In 2012, I came to the United States from Mexico to pursue my degree in higher education. Learning English and becoming immersed in American culture was a dream.
At first, I thought about becoming a doctor or a teacher. But as I researched more, speech-language pathology, especially the thought of helping kids articulate, really interested me. I wanted to learn more, so I asked family and friends about their experiences with SLPs. After shadowing a couple of SLPs in different settings, I saw how selfless, compassionate, and rewarding this work is. Right then, I knew this profession was for me.
Being a minority, especially in a new country, can come with its challenges—marginalization, cultural adjustments, isolation, and language difficulties among them. It’s intimidating.
I’m a senior CSD student at Brigham Young University, but this past semester, I found myself questioning my decision to become a speech-language pathologist. I truly love what I’m learning, but I’ve had thoughts creep into my head that had me second-guessing myself:
- How can I be a speech-language pathologist if I don’t know the language very well?
- How can I help kids articulate when I struggle with it myself?
- Where do I fit in the medical field when I struggle with academic language?
I asked a couple of my professors if they had colleagues who weren’t from the States originally. I wanted to hear about their experiences and ease these nagging thoughts in my head. But my professors knew very few—maybe one or two—colleagues who were non-native English speakers. Realizing the disparity, one professor told me, “We need people like you!”
This shook me a bit and made me wonder, “What can I give? What do I have that can benefit my future clients?”
Using My Experiences to Help Others
Moving to a new country, adjusting to a different culture, and learning another language has taught me to embrace change, learn to adapt, and love challenges.
When I meet clients and families from different ethnicities, it’s easy for me to connect with them. I see cultural differences and can honestly understand where they’re coming from. If there’s a mismatch between goals and client values, I can work with them and adapt to their beliefs in order to make therapy successful for them. I’m sensitive to understanding when to use clinical language and when to use simple language, so they can understand.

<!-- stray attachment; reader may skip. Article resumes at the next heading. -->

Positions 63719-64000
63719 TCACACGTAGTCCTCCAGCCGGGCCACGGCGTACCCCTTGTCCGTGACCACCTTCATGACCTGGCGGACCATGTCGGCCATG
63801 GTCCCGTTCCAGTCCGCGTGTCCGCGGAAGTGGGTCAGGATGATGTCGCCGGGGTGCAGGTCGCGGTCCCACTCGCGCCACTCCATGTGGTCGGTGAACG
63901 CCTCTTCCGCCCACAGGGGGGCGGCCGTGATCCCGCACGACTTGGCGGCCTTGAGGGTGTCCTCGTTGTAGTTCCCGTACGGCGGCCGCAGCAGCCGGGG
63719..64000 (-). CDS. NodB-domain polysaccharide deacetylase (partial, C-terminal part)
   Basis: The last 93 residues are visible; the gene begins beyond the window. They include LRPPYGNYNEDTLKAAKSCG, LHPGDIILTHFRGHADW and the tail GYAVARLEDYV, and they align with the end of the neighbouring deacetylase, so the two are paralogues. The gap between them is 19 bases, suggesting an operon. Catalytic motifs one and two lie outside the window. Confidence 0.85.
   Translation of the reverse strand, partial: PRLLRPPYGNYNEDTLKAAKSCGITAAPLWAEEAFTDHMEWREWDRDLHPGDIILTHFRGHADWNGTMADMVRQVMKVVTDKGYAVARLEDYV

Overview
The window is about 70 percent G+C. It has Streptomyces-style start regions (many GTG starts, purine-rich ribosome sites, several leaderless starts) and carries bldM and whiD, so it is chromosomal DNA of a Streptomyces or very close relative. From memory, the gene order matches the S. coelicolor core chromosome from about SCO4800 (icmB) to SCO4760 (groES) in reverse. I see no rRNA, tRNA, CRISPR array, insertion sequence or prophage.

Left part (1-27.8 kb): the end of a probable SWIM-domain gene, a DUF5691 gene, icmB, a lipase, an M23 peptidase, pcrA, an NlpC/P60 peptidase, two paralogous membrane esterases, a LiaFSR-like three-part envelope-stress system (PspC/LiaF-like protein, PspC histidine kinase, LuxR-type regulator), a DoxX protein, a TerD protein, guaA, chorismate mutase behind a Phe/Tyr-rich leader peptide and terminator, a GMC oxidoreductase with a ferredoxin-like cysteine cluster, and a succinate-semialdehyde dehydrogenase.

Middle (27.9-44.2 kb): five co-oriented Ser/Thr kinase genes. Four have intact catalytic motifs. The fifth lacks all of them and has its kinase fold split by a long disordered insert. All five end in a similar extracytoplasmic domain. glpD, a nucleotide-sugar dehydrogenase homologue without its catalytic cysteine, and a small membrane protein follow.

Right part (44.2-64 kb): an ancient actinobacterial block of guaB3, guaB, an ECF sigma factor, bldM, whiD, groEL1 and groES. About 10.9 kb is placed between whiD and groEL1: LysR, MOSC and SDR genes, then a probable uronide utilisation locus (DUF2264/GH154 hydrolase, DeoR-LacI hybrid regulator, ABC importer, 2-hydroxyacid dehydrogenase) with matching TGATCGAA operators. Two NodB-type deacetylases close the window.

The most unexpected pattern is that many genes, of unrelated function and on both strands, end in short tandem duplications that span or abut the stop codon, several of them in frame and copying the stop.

I’ve realized that speaking a different primary language can actually benefit my future clients! While shadowing a speech-language pathologist recently, I had the opportunity to translate for client’s parents. It was rewarding to see the mom comprehending the progress of her child and asking questions she may not have been able to ask before.
Becoming Part of Something Greater
I’ve learned to overcome my insecurities by engaging in my community and speaking up. I joined National NSSLHA and was soon elected to the SLP Student State Officer (SSO) position for Utah. Being a part of something greater has given me the confidence to continue in my program.
As an SSO, I’ve learned that leadership is about inspiring others and showing them what they’re capable of. I can do the same with my future clients. By sharing my story, I can relate on a personal level and let them know that their challenges—no matter what they are or what they’re caused by—don’t define who they are. They’ll know they’re not alone and I’ll help them to not only find ways to communicate, but to feel confident and valid. I can bring them hope. I can empower them.
Embracing My Differences
Growing up, I struggled to learn a second language and took literacy for granted. As a future SLP, my focus is on bilingualism and early literacy. My dream is to empower and support kids learning two languages simultaneously, encouraging the importance of early literacy in both languages.
Being a minority in the professions may come with its challenges, but we have to take advantage of our uniqueness. We need to use our experiences to give our future clients hope, understanding, and a sense of belonging. It’ll only make us better professionals!
It wasn’t easy, but I’ve finally figured out why I should be confident in becoming a speech-language pathologist. My hope is to bring more diversity to our fields because, “We need people like you!”